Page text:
Dwight D. Steward, Ph.D. is a fellow of IPAC and an economist by profession. Dr. Steward works with the director of IPAC, Dr. Alex Del Carmen on the statistical and content analysis of police procedures and policies related to police use of force and racial profiling. Dr. Steward also works with Dr. Del Carmen and IPAC on developing donor and sponsorship relationships within Tarleton University, The Texas A&M University System. police agencies, and community stakeholders. Dr. Steward has performed research on issues related to police procedures, use of force, and racial profiling for over twenty years. Dr. Steward in conjunction with the Texas NAACP, Texas Criminal Justice Coalition, and ACLU of Texas produced one of the first and largest analyses of police racial profiling data in the nation. Over his career, Dr. Steward has worked with Dr. Del Carmen, and numerous police agencies on the statistical analysis of police procedures as a consultant and expert witness in police conduct lawsuits. Dr. Steward is currently a principal economist at EmployStats (www.employstats.com). EmployStats is a statistical and economic research consulting firm specializing in the analysis of issues related discrimination in employment and police procedures and policies. EmployStats is based in Austin, Texas and performs work for clients across the nation.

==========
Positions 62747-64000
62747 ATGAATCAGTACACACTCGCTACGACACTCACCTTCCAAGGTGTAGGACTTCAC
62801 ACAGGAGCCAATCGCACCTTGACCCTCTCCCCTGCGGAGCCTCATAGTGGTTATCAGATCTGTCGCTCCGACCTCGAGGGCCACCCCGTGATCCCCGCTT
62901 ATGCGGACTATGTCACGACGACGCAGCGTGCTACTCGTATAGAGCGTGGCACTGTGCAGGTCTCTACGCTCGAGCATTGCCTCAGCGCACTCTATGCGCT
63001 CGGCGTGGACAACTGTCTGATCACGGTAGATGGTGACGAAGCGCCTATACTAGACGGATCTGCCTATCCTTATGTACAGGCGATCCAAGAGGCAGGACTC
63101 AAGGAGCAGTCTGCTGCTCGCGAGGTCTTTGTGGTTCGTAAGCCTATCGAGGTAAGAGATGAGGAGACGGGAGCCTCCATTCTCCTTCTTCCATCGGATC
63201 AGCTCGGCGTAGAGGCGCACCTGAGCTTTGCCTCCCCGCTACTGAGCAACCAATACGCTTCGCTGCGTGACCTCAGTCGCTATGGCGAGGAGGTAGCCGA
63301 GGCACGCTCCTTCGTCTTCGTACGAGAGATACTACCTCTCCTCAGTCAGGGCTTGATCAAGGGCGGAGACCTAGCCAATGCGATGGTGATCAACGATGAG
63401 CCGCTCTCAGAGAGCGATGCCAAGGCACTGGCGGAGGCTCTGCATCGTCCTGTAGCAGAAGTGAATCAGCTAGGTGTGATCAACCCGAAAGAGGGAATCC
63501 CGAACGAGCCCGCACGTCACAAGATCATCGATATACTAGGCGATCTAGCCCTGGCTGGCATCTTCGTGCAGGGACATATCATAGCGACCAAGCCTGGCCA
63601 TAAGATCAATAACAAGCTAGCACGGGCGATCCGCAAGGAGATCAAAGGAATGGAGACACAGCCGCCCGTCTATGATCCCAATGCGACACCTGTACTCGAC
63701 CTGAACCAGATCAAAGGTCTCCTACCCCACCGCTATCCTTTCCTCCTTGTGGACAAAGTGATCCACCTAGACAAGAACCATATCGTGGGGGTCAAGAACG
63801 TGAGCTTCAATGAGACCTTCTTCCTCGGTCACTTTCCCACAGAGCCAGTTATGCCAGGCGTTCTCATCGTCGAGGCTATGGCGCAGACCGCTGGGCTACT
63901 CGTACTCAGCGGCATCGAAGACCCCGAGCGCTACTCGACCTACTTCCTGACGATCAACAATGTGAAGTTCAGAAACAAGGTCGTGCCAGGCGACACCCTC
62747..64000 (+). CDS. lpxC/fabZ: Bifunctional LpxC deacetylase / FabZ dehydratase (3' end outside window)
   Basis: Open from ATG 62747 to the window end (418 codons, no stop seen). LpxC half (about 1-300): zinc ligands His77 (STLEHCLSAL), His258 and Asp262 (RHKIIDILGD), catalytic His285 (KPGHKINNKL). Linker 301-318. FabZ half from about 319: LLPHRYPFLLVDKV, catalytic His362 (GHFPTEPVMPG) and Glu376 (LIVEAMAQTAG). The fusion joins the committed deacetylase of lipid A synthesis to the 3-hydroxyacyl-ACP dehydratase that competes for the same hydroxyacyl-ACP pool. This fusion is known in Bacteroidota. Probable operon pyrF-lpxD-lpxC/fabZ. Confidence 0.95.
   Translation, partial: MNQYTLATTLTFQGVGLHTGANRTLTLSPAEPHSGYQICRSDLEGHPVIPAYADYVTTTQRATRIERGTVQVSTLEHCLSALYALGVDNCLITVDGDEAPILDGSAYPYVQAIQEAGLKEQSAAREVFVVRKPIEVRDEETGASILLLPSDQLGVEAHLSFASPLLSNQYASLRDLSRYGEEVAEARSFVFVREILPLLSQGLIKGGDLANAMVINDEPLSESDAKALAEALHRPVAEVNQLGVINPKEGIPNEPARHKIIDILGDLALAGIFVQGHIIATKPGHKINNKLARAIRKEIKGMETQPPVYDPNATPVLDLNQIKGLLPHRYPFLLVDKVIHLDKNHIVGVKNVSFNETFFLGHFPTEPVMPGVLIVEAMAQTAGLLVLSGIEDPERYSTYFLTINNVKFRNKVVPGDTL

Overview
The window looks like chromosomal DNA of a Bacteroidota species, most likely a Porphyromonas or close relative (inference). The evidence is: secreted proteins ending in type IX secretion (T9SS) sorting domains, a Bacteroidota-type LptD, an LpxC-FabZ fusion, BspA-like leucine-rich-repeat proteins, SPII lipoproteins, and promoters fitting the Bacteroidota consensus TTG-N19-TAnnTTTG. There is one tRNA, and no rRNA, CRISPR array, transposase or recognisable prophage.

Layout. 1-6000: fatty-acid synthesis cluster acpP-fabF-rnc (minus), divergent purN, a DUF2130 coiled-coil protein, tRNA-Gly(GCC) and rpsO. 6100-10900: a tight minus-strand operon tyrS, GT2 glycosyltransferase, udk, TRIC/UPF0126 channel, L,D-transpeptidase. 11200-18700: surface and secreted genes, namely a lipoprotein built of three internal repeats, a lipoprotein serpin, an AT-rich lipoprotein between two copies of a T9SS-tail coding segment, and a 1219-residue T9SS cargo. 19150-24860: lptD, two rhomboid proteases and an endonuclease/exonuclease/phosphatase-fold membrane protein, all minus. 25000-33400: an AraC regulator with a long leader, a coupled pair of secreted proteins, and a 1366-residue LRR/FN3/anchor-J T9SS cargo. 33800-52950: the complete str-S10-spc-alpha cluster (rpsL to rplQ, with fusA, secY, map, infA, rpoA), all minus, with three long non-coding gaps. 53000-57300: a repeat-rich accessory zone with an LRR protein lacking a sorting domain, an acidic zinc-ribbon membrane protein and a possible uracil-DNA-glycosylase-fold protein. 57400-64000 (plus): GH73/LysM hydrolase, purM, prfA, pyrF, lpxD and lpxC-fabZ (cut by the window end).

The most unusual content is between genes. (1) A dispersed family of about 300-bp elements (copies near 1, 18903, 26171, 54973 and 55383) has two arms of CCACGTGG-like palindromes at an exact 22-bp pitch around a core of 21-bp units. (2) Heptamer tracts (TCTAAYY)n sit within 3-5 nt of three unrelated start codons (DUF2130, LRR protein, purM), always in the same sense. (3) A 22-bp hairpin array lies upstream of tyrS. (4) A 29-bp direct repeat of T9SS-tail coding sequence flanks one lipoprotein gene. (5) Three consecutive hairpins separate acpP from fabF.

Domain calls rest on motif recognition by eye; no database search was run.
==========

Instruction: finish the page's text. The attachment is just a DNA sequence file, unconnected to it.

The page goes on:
Cariol Horne served Buffalo, New York, as a police officer for twenty years before being fired for stopping a fellow police officer from choking a handcuffed African-American man during an arrest. During this encounter, Ms. Horne was physically assaulted by her fellow officer, which had a physical and psychological impact. Ms. Horne speaks on how PTSD has interrupted her life since this incident and how speaking out has impacted her livelihood. Although the officer that physically assaulted her is serving time in prison due to another physical altercation, he will receive his pension when he is released, while she will not. After being fired, Ms. Horne has become an outspoken advocate for stopping police brutality and encouraging other officers to speak out against injustice and police brutality. She remains a trailblazer for justice and a solace for those who have been victims of police brutality. Her story sparked Cariol’s Law, the Duty-to-Intervene law, which passed in Buffalo in 2020.